A recent study was conducted by the Market Diner, a famous New York eatery in Hell’s Kitchen regarding the establishment’s diminished reviews on popular websites such as Yelp! Rather unsurprisingly, cell phones were blamed for much of the issues levied against the restaurant, namely slower service and increased waiting time. While a place like the Market Diner would experience more extreme results by virtue of its popularity, there’s certainly much to be taken from this study.
The results challenge the age old question of whether or not the customer is always right. It seems rather ridiculous to suggest that a customer wouldn’t be able to use a cell phone in a non disruptive fashion. Or does it?
The problem is that the lines are blurred. What exactly constitutes disruptive? If customers are taking longer as a direct result of cell phone usage, then the restaurant has a legitimate claim that the phone usage is undercutting revenue. In the case of the Market Diner, patrons were spending nearly an hour longer at the restaurant than they were ten years prior. That could amount to a serious loss of earnings.
And for what really? Food pictures or further affirmation from Yelp! as to what entrée to order? How much does that really matter? To some people, it matters quite a bit. Which is okay.
To an extant. It’s perfectly reasonable to treat dining out as an experience worthy of documenting. Foodie culture exists whether we like it or not. The problem is that it’s cutting into restaurant revenues in a manner that’s hardly universally acceptable.
There’s no real easily applicable solution either. Exclusive restaurants with month long waiting lists could get away with a cell phone ban, but your average establishment can’t get away with that. It would appear on Yelp! and that would send customers away in a similar fashion as the cell phones themselves.
Which makes the best solution a hard one. Self-policing. It’s not fair to expect a restaurant to tell its customers off for cell phone abuse. That ensures that said customers will not return. But that doesn’t mean it’s not a rude practice that should be addressed.
I was at a restaurant for lunch the other day when a woman at the table next to me started to play a video on her phone. The ambiance at the place was quiet enough that the video could be heard from a reasonable distance. Naturally, the woman did a quick look around to size up the scene, but she continued to play said video at a rude volume. We made eye contact, but that was it. I wasn’t going to cause a ruckus by calling her out, but I wouldn’t blame anyone else for choosing to.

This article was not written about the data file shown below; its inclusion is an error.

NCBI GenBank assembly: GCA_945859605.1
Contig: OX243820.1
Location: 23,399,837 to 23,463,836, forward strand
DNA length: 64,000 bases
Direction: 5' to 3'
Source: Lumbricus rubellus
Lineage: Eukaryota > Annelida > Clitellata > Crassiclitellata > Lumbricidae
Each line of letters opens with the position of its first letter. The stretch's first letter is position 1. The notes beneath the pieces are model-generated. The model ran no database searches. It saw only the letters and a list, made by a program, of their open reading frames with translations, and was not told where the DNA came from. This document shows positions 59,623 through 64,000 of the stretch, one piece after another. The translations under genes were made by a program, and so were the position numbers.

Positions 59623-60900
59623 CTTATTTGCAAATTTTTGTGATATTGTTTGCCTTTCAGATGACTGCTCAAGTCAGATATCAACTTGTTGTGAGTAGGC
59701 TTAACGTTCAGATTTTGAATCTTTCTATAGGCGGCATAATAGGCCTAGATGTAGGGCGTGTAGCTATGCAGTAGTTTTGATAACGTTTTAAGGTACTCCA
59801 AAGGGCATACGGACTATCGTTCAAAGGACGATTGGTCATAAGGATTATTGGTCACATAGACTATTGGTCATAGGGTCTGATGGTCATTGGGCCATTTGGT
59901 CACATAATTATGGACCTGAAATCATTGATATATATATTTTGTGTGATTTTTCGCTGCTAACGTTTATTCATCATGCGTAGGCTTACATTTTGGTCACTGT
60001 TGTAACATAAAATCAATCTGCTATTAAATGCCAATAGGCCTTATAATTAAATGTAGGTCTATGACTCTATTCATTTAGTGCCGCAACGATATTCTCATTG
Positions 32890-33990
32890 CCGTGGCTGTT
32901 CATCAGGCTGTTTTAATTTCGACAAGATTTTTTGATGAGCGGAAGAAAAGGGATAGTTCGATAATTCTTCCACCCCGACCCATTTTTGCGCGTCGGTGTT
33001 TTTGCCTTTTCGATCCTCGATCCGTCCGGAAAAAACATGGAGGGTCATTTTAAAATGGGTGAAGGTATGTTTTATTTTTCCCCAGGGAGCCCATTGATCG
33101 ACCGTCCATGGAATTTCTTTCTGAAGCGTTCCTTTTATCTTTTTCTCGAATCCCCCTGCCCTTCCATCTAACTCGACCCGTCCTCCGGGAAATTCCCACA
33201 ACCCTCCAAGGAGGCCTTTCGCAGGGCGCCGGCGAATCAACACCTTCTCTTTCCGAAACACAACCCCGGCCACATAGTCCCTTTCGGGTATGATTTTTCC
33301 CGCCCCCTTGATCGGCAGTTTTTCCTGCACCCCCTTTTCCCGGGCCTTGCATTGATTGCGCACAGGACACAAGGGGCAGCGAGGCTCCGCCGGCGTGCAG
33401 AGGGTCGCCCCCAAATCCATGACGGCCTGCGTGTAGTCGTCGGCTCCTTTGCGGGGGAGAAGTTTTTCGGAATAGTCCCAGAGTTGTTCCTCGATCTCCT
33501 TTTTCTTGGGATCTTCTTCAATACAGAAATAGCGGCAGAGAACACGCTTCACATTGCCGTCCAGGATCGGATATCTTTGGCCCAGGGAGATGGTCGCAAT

That woman sucks. Plain and simple. Next time, she should bring an iPod speaker so that the whole place can hear her nonsense.
The Market Diner study also suggested that customers were asking waiters for their Wifi passwords. Drawing the line here seems reasonable. A food picture doesn’t require data. Looking something up on Yelp! doesn’t use much. Why should the customer be entitled to anything more. Would you bring dirty dishes to a restaurant to have washed in the sink? Do you bring your garbage there so your waiter can haul it off to the dumpster?
It’s laughable that we’ve reached a point in our nation’s history where the restaurant industry is suffering as a result of cell phone addiction. Using a phone at the table is hardly a crime, but it should never reach a point where you become oblivious to the world around you. That appears to be the case with the Market Diner.
I also worry that studies like these undercut another problem. Bad waiters are likely to blame for the loss of revenue. It’s not like there aren’t plenty of those around. But truly bad service is fine to complain about. One just needs to consider if the patron did anything to contribute to the diminished service.
Cell phones “bring us together,” but they also create barriers that block the immediate world around us. This needs to stop. Everyone should take a step back and honestly evaluate whether or not their usage of technology is having a negative impact on the world around them. If the answer to that is yes, a change should be made. Livelihoods are a stake.